I am looking forward to seeing more tips &amp; tricks of the corporate email world!

    Thank you for an interesting eye-opener.

    • Thanks for your note, Maria. When it comes to the standard business letters (good news, bad news, request for adjustment, etc.) I am not sure email is different enough that it requires separate examples. But perhaps the next time I update this page I can add some links to good examples.

  5. I’m thinking about the training of email writing to my colleagues. So I googled this subject then I found your article which’s is one of best I ever read. Thanks a lot.

  6. This was very helpful, but I want to know more about subject lines. It has been a huge topic of discussion in my workplace, because our boss always uses what should be the first line of the E-Mail Body as the subject, then leaves it out of the E-Mail. When we tell her not to do that, because the subject tends to be so long that it gets cut off with … at the end, she says it is informative and tells what the E-Mail is about. The problem is that because it cuts it off with … we tend to miss an important fact that was after the … or the body of the E-Mail makes no sense because we either didn’t read the subject or didn’t see what was after the … What are your comments on this?

    • You might ask a senior colleague or someone not in the exact chain of command to show your boss a screenshot of what her mails look like with the subject line cut off. I agree that’s not what the subject line is for.

  7. It was really good article for the students like us.Keep it up.i really enjoyed alot reading this article.

  8. There is a colleague here at work that she is used to right ALL CAPS when she does not like something, and that is really bothering me, she even does that with everybody in the office. I think is rude and out of place.
    Thanks for the tips!

  9. Dear Dennis: This is a very thought-provoking and interesting article. It is very helpful, indeed. I just have a question for you, if you don’t mind–Does one have to respond to a response email? For example, I had emailed a friend (both personal and professional)a friendly follow-up email,in regard to if he has gotten a chance to read my story. About 3 weeks had passed by when I had sent it to him. After I sent my follow-up email,he had sent me a response to my email barely 10 minutes later to let me know that he has been meaning to write to me, and that he hasn’t forgotten about my story. He will read it a.s.a.p/soon and then connect with/call me soon about it. I assume I can leave it at that, or is it proper ettiquitte to acknowledge/respond to his response to my inquiries? Thank you for writing such a great article, and for your time in answering my question–Best Wishes–Sumona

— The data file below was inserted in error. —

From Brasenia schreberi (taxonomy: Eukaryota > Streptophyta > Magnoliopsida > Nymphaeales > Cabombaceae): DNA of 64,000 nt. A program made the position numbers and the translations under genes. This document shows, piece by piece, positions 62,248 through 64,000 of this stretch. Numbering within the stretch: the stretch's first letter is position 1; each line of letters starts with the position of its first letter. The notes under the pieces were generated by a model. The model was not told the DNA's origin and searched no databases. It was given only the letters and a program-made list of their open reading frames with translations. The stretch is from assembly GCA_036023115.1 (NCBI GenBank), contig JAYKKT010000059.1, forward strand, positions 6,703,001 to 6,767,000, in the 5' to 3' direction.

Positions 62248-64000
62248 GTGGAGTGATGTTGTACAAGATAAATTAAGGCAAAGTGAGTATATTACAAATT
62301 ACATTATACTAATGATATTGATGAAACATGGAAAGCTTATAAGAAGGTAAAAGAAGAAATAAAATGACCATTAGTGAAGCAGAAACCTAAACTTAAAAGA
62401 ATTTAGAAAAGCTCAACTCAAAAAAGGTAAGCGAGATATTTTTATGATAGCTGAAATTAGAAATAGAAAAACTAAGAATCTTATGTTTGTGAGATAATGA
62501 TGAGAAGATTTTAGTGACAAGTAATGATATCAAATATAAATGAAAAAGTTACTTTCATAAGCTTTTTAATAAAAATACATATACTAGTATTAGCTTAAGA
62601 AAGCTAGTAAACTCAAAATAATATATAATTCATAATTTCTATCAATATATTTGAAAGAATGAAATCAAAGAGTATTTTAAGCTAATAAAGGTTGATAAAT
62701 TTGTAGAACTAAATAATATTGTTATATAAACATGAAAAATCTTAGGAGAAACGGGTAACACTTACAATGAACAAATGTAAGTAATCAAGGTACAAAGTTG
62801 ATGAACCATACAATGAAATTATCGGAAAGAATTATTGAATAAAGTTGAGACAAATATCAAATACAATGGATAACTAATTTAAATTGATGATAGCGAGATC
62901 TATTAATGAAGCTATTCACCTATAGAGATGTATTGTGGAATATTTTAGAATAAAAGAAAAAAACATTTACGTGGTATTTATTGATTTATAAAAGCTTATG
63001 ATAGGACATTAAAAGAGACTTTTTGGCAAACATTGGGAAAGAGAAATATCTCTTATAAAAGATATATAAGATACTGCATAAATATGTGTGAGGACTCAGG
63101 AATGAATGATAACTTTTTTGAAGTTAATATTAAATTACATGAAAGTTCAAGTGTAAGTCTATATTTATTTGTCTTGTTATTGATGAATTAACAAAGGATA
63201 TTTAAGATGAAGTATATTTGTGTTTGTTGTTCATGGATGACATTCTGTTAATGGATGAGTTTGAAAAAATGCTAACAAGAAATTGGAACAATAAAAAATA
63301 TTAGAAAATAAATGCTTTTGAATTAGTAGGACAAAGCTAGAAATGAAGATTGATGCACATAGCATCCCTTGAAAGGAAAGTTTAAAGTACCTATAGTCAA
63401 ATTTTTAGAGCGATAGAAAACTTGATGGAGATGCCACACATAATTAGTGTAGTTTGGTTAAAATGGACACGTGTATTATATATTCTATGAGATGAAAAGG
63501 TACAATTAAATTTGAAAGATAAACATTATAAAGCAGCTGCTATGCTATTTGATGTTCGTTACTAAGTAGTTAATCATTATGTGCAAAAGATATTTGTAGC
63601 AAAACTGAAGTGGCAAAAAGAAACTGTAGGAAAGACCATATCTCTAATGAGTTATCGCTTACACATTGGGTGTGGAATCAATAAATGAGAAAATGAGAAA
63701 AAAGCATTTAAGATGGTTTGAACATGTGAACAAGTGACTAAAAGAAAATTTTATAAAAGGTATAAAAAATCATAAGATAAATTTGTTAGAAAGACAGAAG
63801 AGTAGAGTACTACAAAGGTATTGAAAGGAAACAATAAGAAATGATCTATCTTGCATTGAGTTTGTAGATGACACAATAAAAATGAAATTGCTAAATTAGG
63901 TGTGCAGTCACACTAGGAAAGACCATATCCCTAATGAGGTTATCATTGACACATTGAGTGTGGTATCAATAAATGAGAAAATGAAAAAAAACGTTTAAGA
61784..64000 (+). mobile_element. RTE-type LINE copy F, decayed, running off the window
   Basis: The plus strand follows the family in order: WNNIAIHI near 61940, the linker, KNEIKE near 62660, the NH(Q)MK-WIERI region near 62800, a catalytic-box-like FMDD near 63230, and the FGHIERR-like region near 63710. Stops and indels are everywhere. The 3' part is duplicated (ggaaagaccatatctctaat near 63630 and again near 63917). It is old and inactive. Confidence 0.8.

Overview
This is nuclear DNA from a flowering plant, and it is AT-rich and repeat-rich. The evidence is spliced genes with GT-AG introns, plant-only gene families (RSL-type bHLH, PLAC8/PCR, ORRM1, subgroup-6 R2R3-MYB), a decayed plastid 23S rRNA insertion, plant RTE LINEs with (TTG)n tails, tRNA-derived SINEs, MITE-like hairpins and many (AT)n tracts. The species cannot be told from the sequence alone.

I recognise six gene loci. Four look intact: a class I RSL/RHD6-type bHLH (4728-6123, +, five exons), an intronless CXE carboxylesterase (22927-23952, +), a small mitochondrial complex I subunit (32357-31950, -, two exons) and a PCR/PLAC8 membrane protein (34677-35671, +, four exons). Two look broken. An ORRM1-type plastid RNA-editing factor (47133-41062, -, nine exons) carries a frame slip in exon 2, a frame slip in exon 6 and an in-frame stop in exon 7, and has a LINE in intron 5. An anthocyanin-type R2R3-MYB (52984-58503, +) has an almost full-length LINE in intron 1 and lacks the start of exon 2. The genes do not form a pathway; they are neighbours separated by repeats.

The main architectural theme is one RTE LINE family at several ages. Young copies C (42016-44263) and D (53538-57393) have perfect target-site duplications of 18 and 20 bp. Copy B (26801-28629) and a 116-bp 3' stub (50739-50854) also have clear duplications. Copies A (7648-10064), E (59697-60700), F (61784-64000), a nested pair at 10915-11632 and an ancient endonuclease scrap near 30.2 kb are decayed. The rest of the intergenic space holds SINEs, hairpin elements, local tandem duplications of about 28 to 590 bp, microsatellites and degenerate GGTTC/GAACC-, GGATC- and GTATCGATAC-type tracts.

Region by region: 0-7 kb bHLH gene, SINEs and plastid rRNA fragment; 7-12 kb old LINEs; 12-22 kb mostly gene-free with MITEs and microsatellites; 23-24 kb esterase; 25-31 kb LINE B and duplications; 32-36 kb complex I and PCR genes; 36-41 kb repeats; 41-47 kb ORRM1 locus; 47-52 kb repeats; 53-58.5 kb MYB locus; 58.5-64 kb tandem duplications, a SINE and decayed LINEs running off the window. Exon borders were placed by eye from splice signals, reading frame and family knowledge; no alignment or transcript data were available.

• If an email goes two working days without acknowledgment, I should think a polite follow-up is appropriate.

      Responding seriously to other people’s writing takes time; if your friend does that sort of thing for a living, but you’ve asked him to give you free advice, I’m not sure I can think of any gracious way to get him to hurry up already.

      On the other hand, he may have read your work and thinks it would need a lot of work in order to be publishable, but he values your friendship too much to risk hurting your feelings.

      In any case, after this much time has passed, I’d give him a gracious way to back out entirely, while keeping your friendship intact.

      • Sorry, but that wasn't really his question. His question was whether or not it is proper etiquette to respond to a response email. I have the same question. I emailed a prospective job about if a decision has been made yet. She said that it has not been made and they should know by the end of the month. Should I email her back and say thanks for answering and that I would contact her again by the end of the month? Or do I just leave it at that and wait until next week to email her again?

        Thanks :)

  10. Jessica and Dennis,

    This is just a quick comment to tell you how helpful I found this article. Having just searched "how to compose an informal e-mail" this article was one of the first that came up on the results page.

    I now have a lovely message composed and ready to send. I'll revise it one last time for spelling and grammatical errors before pressing the magic button that will set it free into cyberspace.

    Thank you for taking the time to write such a detailed article.

  11. It is a very useful article and Thank you so much for sharing.

    I am a non-English native speaker and I will join Deloitte(a UK company) soon. But I am not confidence with my writing in formal English. Do you have any suggestion for improving “professional email writing” skills? Thanks!

  12. Hi,
    I am working in bpo company in mailing process, I want to know that if I get mail from customer then how can I reply that customer very nicely

    • Pooja, you might try a business communication textbook, which would have examples of how to respond to a customer complaint, how to give bad news, etc. The basics would apply whether you are communicating in person, over the phone, or by email.

  13. This article on writing proper E-mails and netiquette was helpfull. So many times people have not considered a number of things in this article that made their E-mail confusing, pointless , or frustrating. I hope people take the time to learn the right way to E-mail, and save us all some time.